My friend is their child. His parents had very difficult circumstances, losing all their family members. They suffered unimaginable trauma. So, when they raised my friend and his sister, they were very firm about a few things. One: that God did not exist. If God existed they believed, then the terrible things that happened to them would not have happened.
My friend grew up atheist and untrusting, taught to him by his parents who could not see another way. But my friend said he hungered for something more. He needed to find a way for his own soul to flourish, not stay in the world of his parents.
Expressing feelings in relationships doesn’t come naturally to everyone. Maybe you struggle with expressing your feelings in a relationship. Or perhaps you have a partner who has trouble expressing their feelings.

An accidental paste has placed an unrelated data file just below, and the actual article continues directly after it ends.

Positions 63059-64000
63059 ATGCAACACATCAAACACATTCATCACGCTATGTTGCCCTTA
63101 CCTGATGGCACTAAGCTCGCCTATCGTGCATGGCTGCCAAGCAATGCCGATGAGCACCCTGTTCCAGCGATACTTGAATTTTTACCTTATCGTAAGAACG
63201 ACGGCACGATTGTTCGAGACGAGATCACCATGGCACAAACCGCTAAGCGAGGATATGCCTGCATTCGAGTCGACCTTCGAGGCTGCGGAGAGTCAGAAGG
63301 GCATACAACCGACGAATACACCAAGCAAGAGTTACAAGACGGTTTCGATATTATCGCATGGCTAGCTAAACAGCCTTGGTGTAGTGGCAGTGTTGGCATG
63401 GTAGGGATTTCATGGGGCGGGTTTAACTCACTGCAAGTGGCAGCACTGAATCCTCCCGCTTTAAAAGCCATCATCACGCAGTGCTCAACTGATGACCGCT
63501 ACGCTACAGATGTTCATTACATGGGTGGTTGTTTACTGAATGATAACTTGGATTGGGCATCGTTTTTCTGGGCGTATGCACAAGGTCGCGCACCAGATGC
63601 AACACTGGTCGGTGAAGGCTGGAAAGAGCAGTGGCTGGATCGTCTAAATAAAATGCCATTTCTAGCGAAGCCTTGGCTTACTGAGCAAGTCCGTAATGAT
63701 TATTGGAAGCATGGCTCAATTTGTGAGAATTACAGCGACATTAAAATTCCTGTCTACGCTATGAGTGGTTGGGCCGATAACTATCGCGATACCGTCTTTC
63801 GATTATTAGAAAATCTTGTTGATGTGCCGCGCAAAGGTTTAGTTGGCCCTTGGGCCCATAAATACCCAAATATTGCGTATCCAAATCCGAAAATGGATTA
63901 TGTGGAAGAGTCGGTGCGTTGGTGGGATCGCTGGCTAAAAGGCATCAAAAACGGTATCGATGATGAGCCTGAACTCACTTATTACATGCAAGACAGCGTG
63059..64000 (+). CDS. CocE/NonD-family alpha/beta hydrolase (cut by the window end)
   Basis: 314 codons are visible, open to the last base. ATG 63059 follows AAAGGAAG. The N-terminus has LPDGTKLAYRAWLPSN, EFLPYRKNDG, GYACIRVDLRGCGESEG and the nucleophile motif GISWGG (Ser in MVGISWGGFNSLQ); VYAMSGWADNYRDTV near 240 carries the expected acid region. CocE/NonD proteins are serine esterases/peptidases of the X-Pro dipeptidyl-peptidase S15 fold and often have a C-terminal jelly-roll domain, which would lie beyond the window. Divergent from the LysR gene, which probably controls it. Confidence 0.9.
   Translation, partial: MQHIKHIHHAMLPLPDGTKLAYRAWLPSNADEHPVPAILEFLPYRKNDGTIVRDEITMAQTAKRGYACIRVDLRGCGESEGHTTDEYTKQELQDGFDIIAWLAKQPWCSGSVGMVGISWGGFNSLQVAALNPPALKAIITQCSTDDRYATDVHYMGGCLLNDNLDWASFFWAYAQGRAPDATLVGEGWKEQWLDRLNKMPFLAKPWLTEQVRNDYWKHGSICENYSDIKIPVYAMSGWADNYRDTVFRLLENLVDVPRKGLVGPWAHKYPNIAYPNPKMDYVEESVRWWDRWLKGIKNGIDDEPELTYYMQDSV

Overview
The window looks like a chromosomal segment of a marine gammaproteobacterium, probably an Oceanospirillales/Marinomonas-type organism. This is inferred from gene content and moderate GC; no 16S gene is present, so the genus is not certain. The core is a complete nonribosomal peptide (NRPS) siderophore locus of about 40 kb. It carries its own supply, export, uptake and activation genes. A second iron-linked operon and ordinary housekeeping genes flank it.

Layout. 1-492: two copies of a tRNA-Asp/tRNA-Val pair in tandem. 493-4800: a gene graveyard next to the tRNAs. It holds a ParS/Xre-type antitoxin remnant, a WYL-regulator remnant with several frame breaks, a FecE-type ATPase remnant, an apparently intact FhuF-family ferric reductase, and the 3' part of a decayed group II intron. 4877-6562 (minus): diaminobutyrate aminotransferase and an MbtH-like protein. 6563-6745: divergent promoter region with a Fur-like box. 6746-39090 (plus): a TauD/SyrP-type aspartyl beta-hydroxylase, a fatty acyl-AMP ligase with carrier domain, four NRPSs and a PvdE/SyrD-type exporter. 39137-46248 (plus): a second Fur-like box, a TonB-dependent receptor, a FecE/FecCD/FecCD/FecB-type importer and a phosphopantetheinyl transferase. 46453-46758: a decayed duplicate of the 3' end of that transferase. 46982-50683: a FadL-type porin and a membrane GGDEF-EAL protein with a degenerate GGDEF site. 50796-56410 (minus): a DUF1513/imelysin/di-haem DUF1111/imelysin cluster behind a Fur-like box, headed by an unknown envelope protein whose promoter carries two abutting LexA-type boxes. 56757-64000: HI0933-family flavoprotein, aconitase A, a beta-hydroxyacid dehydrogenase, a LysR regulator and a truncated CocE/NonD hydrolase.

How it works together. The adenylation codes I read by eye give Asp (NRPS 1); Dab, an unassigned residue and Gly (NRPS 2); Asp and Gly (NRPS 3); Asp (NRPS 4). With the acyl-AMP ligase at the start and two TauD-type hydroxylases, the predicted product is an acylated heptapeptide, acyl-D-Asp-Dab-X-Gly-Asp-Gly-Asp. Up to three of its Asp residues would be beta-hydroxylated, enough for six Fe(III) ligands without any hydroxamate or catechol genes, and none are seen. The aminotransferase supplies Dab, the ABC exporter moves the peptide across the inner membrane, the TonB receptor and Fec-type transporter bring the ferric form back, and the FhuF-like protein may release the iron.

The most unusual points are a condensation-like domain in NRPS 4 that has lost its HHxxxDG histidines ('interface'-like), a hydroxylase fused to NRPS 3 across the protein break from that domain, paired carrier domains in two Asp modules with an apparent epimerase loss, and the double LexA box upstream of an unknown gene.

I bet many of us have suffered when we have tried to get our partners to open up about their feelings. I hear this situation often when I meet a new couple during a counseling session.
It usually starts out with the female saying, “He doesn’t like to share his feelings and I don’t know what is happening to him.” And sometimes it can be the opposite where the male says, “I never know what she is thinking. She doesn’t share with me.” It even happens in same sex couples, so you know this is a problem with all genders.